By Aziz Choudry, Mondli Hlatshwayo
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Extra info for Just Work?: Migrant Workers’ Struggle Today
With the discovery of oil in the Gulf in the early twentieth century – followed by the beginnings of commercial exploitation in the post-Second World War period – these migration patterns were to shift decisively. The region as a whole was transformed from a relatively underdeveloped area largely based on pearling and entrepôt trade into a central node of an emerging oil-based global capitalism (Hanieh, 2011). There were three clear phases to this transformation as it related to migration. During the first phase (1950–73), increasing numbers of migrant workers found employment in the oil and public sector workforces; citizen labour, however, continued to constitute a majority of the overall labour force.
The situation is worse for women immigrants. According to Musetha, ‘Three out of 10 Zimbabwean women are gang-raped while trying to illegally cross the border into South Africa through undesignated entry points along the Limpopo River’ (2012: 1). Pamela Khumalo, a woman migrant worker working in South Africa’s early childhood development sector said, ‘We have to persevere. Resilience keeps us going. We have to survive against all odds and that has to do with the fact that there are no job and economic opportunities in Zimbabwe.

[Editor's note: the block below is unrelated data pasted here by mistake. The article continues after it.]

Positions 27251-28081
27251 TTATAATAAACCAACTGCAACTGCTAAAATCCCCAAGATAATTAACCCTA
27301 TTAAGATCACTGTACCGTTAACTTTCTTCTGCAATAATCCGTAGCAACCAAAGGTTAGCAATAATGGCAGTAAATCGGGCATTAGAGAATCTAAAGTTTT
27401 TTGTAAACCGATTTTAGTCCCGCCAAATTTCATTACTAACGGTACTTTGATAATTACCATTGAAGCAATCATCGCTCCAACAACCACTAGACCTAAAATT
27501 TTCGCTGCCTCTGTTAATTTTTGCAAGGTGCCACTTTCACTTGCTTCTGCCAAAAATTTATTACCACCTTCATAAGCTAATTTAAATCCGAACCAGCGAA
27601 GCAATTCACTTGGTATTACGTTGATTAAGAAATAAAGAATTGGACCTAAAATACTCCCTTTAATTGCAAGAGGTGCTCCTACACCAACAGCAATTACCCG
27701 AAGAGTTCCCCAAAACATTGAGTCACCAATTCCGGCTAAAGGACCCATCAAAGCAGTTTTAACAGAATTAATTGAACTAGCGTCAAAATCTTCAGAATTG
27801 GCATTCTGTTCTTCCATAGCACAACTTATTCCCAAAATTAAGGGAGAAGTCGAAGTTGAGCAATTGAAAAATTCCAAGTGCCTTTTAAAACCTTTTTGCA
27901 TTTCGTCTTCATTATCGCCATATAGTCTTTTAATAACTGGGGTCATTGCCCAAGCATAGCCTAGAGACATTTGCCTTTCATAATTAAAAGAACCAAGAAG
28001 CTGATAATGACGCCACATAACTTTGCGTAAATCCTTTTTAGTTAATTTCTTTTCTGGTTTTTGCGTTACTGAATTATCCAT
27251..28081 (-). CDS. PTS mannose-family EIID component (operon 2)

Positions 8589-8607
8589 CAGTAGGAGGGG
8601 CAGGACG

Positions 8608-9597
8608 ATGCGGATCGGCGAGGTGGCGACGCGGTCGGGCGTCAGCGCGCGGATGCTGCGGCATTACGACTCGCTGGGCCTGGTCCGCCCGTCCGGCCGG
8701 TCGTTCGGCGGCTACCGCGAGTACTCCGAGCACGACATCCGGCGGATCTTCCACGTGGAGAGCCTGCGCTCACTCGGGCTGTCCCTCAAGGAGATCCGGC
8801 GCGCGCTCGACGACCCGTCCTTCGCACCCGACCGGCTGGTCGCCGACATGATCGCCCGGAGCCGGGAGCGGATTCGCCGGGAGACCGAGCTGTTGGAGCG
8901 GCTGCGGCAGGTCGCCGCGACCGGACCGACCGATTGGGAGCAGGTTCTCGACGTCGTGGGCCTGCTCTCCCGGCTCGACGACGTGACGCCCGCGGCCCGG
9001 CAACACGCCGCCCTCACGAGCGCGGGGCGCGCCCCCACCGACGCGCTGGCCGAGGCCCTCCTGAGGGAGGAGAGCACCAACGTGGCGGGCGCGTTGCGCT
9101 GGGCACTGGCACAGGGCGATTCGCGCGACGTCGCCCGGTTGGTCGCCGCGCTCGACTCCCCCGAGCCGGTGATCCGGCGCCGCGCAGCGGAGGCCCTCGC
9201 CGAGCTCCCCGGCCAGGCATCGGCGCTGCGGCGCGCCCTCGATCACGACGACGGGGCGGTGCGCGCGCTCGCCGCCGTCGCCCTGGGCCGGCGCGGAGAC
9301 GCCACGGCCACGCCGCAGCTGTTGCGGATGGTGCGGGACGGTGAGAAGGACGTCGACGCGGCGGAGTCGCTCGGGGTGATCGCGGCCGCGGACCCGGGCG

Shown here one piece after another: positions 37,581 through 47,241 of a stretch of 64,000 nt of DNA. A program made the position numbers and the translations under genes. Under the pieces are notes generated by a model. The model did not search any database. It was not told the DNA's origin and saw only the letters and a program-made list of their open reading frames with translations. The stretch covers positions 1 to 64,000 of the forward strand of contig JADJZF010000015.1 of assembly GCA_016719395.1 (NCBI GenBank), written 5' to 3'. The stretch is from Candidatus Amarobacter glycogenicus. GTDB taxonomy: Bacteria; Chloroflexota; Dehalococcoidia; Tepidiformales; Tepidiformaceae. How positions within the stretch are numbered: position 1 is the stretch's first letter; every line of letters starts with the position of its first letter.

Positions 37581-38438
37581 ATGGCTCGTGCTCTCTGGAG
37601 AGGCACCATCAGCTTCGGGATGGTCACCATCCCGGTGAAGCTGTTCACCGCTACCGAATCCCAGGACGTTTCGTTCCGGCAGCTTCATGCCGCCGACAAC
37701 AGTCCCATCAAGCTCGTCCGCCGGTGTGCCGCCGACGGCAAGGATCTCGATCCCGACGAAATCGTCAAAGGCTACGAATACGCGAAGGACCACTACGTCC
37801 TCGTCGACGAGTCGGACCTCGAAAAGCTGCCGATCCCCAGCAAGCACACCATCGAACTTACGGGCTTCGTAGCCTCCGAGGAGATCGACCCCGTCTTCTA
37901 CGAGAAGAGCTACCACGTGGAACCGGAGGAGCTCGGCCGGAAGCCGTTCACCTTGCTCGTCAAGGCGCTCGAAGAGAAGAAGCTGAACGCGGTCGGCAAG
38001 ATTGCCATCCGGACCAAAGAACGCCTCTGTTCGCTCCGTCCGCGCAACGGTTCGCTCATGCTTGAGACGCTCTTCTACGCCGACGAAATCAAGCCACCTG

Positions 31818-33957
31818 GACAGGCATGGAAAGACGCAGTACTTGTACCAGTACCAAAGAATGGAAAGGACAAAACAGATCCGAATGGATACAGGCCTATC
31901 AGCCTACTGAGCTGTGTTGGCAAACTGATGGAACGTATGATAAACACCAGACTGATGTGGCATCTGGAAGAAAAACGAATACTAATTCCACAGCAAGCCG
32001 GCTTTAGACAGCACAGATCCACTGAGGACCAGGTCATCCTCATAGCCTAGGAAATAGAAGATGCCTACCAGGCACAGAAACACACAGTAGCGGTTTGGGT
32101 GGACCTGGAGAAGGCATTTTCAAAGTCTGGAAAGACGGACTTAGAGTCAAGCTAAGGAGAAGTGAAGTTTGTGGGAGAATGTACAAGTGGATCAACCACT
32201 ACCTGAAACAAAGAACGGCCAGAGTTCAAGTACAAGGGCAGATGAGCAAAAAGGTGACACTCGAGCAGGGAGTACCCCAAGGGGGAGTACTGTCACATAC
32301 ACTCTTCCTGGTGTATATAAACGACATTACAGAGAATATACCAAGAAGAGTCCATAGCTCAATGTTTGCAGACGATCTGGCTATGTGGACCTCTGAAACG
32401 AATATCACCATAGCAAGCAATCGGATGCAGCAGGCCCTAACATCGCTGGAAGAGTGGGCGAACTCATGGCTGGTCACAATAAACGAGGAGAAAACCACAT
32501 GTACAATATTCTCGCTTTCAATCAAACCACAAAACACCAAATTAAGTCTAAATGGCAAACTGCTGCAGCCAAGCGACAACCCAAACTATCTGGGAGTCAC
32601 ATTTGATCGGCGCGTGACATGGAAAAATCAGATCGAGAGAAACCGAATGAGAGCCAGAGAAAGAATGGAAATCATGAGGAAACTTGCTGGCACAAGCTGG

The logic behind this shift was not entirely without precedent; in the late 1970s, for example, South Korean conglomerates had marketed themselves to the Saudi and Bahraini governments as providers of a ‘semimilitarized labor force’ of former soldiers who would be housed in labour camps away from other workers or citizens, and supposedly immune to any political or labour protest (Disney, 1977: 24). The 1980s and 1990s, however, were to mark a decisive generalisation of this policy of ‘containerisation of labour’ across the wider Gulf.